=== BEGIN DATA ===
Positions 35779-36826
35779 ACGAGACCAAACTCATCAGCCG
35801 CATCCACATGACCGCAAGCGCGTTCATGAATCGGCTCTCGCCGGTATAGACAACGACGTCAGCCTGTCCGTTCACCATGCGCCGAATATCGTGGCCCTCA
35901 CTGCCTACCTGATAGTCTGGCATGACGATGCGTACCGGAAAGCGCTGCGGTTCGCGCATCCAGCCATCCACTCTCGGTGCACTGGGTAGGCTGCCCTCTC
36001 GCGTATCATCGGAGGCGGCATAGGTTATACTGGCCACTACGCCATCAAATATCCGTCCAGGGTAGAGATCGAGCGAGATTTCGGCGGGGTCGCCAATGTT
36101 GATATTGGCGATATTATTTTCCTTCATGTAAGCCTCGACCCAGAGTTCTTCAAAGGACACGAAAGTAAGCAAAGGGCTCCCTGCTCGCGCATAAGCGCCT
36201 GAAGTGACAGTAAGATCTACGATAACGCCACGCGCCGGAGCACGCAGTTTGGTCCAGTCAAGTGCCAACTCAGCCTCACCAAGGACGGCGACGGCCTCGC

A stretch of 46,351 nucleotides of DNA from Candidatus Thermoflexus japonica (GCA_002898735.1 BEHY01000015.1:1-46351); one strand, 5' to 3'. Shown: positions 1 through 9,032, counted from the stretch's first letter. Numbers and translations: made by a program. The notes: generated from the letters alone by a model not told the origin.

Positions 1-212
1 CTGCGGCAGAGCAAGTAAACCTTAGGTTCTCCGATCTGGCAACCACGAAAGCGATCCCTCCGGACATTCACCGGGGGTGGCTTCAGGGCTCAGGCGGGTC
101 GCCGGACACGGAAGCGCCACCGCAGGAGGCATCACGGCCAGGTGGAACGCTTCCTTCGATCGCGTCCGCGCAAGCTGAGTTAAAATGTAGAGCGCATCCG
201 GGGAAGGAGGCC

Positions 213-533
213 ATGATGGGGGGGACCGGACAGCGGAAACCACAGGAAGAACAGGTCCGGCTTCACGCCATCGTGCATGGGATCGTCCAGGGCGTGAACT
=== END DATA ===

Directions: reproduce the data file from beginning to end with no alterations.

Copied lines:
Positions 35779-36826
35779 ACGAGACCAAACTCATCAGCCG
35801 CATCCACATGACCGCAAGCGCGTTCATGAATCGGCTCTCGCCGGTATAGACAACGACGTCAGCCTGTCCGTTCACCATGCGCCGAATATCGTGGCCCTCA
35901 CTGCCTACCTGATAGTCTGGCATGACGATGCGTACCGGAAAGCGCTGCGGTTCGCGCATCCAGCCATCCACTCTCGGTGCACTGGGTAGGCTGCCCTCTC
36001 GCGTATCATCGGAGGCGGCATAGGTTATACTGGCCACTACGCCATCAAATATCCGTCCAGGGTAGAGATCGAGCGAGATTTCGGCGGGGTCGCCAATGTT
36101 GATATTGGCGATATTATTTTCCTTCATGTAAGCCTCGACCCAGAGTTCTTCAAAGGACACGAAAGTAAGCAAAGGGCTCCCTGCTCGCGCATAAGCGCCT
36201 GAAGTGACAGTAAGATCTACGATAACGCCACGCGCCGGAGCACGCAGTTTGGTCCAGTCAAGTGCCAACTCAGCCTCACCAAGGACGGCGACGGCCTCGC

A stretch of 46,351 nucleotides of DNA from Candidatus Thermoflexus japonica (GCA_002898735.1 BEHY01000015.1:1-46351); one strand, 5' to 3'. Shown: positions 1 through 9,032, counted from the stretch's first letter. Numbers and translations: made by a program. The notes: generated from the letters alone by a model not told the origin.

Positions 1-212
1 CTGCGGCAGAGCAAGTAAACCTTAGGTTCTCCGATCTGGCAACCACGAAAGCGATCCCTCCGGACATTCACCGGGGGTGGCTTCAGGGCTCAGGCGGGTC
101 GCCGGACACGGAAGCGCCACCGCAGGAGGCATCACGGCCAGGTGGAACGCTTCCTTCGATCGCGTCCGCGCAAGCTGAGTTAAAATGTAGAGCGCATCCG
201 GGGAAGGAGGCC

Positions 213-533
213 ATGATGGGGGGGACCGGACAGCGGAAACCACAGGAAGAACAGGTCCGGCTTCACGCCATCGTGCATGGGATCGTCCAGGGCGTGAACT